10.06.2015
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Thousands of boat people are currently arriving at the Greek Aegean islands. Most of them end up homeless and destitute because there is no governmental support at all. Greece and the European Union have the responsibility to receive and accommodate the stranded refugees in a humane way.

While the European Uni­on dis­cus­ses, whe­ther 16.000 refu­gees from Greece could be relo­ca­ted to other EU sta­tes wit­hin the next two years, 11.873 new pro­tec­tion see­kers arri­ved in Greece this April alo­ne, main­ly on the Aege­an islands. The majo­ri­ty of the refu­gees comes from Syria and Afgha­ni­stan.

Alrea­dy in March 6.583 bor­der crossings to Greece were regis­te­red. This means that in the last two mon­ths alo­ne more refu­gees arri­ved in Greece than the EU is con­si­de­ring to relo­ca­te. The plan­ned relo­ca­ti­on of 16.000 refu­gees the­re­fo­re isn’t more than a drop in the oce­an. 

The situa­ti­on in cri­sis stri­cken Greece, espe­ci­al­ly on the Aege­an islands is dra­ma­tic. Our col­leagues from the Refu­gee Sup­port Pro­gram in the Aege­an (RSPA), which has been initia­ted by PRO ASYL, are active the­re and have been offe­ring legal and soci­al sup­port to refu­gees sin­ce the begin­ning of 2015.

Huma­ni­ta­ri­an Cri­sis on the Greek Islands

RSPA lawy­er Natas­sa Stra­chi­ni reports that 50 to 500 refu­gees arri­ve every day in Les­vos. Kos regis­ters simi­lar num­bers. Sin­ce new arri­vals can­not be shel­te­red and cared for suf­fi­ci­ent­ly, Les­bos and the other islands face a huma­ni­ta­ri­an cri­sis. “Espe­ci­al­ly on Kos the situa­ti­on is com­ple­te­ly out of con­trol. Even the most basic neces­si­ties are mis­sing” recounts Stra­chi­ni. Given the cur­rent num­ber of arri­vals she and the other pro­ject mem­bers main­ly pro­vi­de emer­gen­cy sup­port, first legal coun­se­ling as well as legal and soci­al sup­port in cases of par­ti­cu­lar­ly vul­nera­ble per­sons, espe­ci­al­ly unac­com­pa­nied minors and fami­lies with small child­ren.”

Homel­ess­ness and desti­tu­ti­on

Homel­ess­ness is one of the most urgent issu­es. On Kos the­re are no accom­mo­da­ti­ons apart from a pro­vi­sio­nal­ly trans­for­med empty hotel wit­hout sani­ta­ry faci­li­ties. On Les­bos it has beco­me vir­tual­ly impos­si­ble to find sui­ta­ble accom­mo­da­ti­on for the boat peop­le. Most of them arri­ve near the port of Moly­vos. Then they first have to cover a distan­ce of 70 kilo­me­ters befo­re they arri­ve in the islands capi­tal Myti­li­ni. Sin­ce bus, taxi and car dri­vers can be punis­hed for “sup­por­ting traf­fi­cking” when they take along refu­gees, many pro­tec­tion see­kers are forced to make the long jour­ney by foot.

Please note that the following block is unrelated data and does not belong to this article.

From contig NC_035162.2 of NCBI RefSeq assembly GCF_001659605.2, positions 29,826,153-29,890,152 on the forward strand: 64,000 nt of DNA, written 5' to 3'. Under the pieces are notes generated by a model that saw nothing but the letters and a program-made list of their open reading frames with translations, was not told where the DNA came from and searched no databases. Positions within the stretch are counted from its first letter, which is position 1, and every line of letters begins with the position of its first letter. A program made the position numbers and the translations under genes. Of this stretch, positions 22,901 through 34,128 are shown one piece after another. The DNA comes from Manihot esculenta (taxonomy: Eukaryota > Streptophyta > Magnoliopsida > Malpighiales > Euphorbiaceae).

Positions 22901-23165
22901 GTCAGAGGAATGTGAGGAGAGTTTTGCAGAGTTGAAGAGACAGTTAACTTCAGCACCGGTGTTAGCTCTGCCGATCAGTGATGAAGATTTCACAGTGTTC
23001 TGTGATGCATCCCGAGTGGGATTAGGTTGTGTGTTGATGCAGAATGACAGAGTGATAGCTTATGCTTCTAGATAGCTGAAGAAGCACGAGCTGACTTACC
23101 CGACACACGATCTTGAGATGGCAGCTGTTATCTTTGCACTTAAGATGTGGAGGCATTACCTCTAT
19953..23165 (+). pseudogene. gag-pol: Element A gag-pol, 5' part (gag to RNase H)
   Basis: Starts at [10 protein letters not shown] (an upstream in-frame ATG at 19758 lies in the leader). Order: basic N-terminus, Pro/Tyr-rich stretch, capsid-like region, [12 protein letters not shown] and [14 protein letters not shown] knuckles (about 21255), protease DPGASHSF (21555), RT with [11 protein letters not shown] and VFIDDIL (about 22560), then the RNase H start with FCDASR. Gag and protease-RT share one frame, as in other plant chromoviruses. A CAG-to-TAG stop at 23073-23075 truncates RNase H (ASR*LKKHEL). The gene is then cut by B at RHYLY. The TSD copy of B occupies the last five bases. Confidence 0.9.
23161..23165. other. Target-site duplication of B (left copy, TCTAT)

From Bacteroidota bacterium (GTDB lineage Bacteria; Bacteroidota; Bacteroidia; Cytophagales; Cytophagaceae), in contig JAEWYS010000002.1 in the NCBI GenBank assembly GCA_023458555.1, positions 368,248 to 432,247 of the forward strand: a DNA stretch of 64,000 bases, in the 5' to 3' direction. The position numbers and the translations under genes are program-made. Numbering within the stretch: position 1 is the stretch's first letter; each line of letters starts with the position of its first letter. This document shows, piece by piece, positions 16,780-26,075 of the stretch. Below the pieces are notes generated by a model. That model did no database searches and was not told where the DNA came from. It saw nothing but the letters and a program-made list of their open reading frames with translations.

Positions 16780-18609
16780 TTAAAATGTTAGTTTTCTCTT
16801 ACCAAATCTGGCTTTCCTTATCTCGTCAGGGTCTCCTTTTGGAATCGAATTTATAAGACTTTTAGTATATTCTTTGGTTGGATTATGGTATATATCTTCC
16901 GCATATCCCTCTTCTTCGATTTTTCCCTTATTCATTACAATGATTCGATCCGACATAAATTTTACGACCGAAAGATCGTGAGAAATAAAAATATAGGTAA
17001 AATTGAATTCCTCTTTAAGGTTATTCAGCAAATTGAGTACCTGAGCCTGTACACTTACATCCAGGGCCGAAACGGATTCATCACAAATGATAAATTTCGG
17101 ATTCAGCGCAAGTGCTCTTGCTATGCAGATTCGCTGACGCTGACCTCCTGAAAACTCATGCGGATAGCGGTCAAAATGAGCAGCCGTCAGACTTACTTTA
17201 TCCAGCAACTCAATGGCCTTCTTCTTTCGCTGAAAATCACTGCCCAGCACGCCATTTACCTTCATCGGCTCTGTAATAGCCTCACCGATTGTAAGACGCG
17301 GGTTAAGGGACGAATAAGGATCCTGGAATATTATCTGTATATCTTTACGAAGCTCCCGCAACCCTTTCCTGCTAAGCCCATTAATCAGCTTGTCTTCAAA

The recep­ti­on capa­ci­ties in Myti­li­ni are long overstret­ched. The detenti­on cen­ter of Moria, which was desi­gned for 250 per­sons, alrea­dy hosts over 1000 peop­le. Refu­gees are forced to camp out in the open; many of them sleep at the har­bor.  The homeless have no access to sani­ta­ry faci­li­ties, food or water. The­re is soli­da­ri­ty amongst the citi­zens who often pro­vi­de some help, but sta­te-orga­ni­zed sup­port remains absent.

The situa­ti­on on other islands such as Samos, Chi­os, Leros and Rho­dos is simi­lar. The island of Kos has been in the focus of the Bri­tish press late­ly sin­ce some tou­rists felt so dis­tur­bed by the pre­sence of nume­rous homeless refu­gees that they descri­bed Kos as a “dis­gus­ting hell­ho­le”. Which hell the refu­gees had to flee from and which human rights vio­la­ti­ons they might still have to suf­fer from was not men­tio­ned in this media coverage.

Tog­e­ther with our part­ners from RSPA as well as other soli­da­ri­ty groups from the islands, PRO ASYL demands from the Greek government to imme­dia­te­ly take mea­su­res to coun­ter the huma­ni­ta­ri­an cri­sis. The respec­tive aut­ho­ri­ties have to allow for pri­va­te, vol­un­teer help. It is unac­cep­ta­ble, that soli­da­ri­ty and hel­pful­ness are under thre­at of pro­se­cu­ti­on and punish­ment. Alter­na­ti­ve recep­ti­on faci­li­ties have to be found urgent­ly and the­re is a need for trans­por­ta­ti­on for refu­gees on the islands and from the islands. The­re still is no func­tio­n­ing recep­ti­on sys­tem in Greece, which has been cri­ti­ci­zed by PRO ASYL for years. The new government has announ­ced impro­ve­ments, now action needs to fol­low.

Howe­ver it isn’t only Greece who is respon­si­ble for refu­gees: Euro­pe can­not lea­ve coun­tries at its exter­nal bor­ders alo­ne. An imme­dia­te generous huma­ni­ta­ri­an relo­ca­ti­on of par­ti­cu­lar­ly vul­nera­ble per­sons from Greece is nee­ded, espe­ci­al­ly of unac­com­pa­nied minors. Fur­ther a well-equip­ped cri­sis fund for the estab­lish­ment of huma­ne recep­ti­on capa­ci­ties and for secu­ring medi­cal tre­at­ment for pro­tec­tion see­kers is nee­ded.